December 7, 2005
New Office Environment
As I am writing this, the facilities staff is completing some of the finishing touches on our new suite. Whittier Law School now calls us its Institute for Student and Graduate Academic Support, and has housed us in the main Administration building across the hall from the Dean's suite. It got me reflecting on the implications for academic support of a new and different office space. There are advantages and disadvantages.
An obvious advantage is newness – the freshness of new surroundings is infectious – both among the ASP faculty, and among the students. Every student to come in since I moved on Monday has commented on how nice and new everything looks.
Another advantage is convenience for the students. All the ASP faculty are in one place – I as Director, and the five other ASP faculty can more easily confer and be available; so if a student needs a resource that one of us has, we can get it to the student more quickly. In addition, students now know there is one stop shopping for academic support.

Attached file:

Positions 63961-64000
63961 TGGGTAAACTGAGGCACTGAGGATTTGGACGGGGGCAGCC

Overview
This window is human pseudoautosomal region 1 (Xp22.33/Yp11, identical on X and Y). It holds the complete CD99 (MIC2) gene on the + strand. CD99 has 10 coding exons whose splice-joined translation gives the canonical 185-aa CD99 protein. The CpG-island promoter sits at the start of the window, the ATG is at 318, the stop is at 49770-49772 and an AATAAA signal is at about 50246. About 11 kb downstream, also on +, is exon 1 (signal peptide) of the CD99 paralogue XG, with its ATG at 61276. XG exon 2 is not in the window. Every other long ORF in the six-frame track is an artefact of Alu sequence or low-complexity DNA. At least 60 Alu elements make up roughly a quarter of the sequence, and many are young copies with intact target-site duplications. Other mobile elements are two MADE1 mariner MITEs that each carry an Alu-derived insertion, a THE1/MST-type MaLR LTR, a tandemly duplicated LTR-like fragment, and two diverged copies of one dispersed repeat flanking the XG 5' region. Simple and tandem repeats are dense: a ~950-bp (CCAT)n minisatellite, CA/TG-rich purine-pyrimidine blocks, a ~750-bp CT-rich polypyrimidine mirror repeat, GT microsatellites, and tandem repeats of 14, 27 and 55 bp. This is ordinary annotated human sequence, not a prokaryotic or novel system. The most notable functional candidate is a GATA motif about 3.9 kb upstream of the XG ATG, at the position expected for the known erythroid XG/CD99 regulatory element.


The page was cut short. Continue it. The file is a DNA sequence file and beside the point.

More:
Another advantage is just the environment: we have an open space, with sofas and easy chairs, ringed by our offices. We have nice pictures to hang (largely the many jigsaw puzzles of Monet and Escher prints that my daughter and I put together, glued, framed and hung) and a relaxing, inviting atmosphere for students. Moreover, because as Associate Dean and Director, I got to "decorate" the suite, I was able to include interesting photographs – one from our 10th wedding anniversary in 1996 having dinner with George and Barbara Bush, and the other a picture of my late father-in-law with Whittier College's most famous alumnus, and my former San Clemente neighbor (the first and only reference to President Nixon, who attended Whittier College and Duke Law School, on the entire Law School campus).
Disadvantages? I feel isolated from the rest of the faculty – I am now in a separate building from them. I miss the give and take discussions that came more easily when they were a few steps away. I am also concerned that it will be harder to work together as a community of faculty with this physical separation.
Still, in the end, this is about facilitating student learning; and I think the new, more student-friendly surroundings present more advantages than disadvantages. I look forward to discovering if that is true. (mwm)
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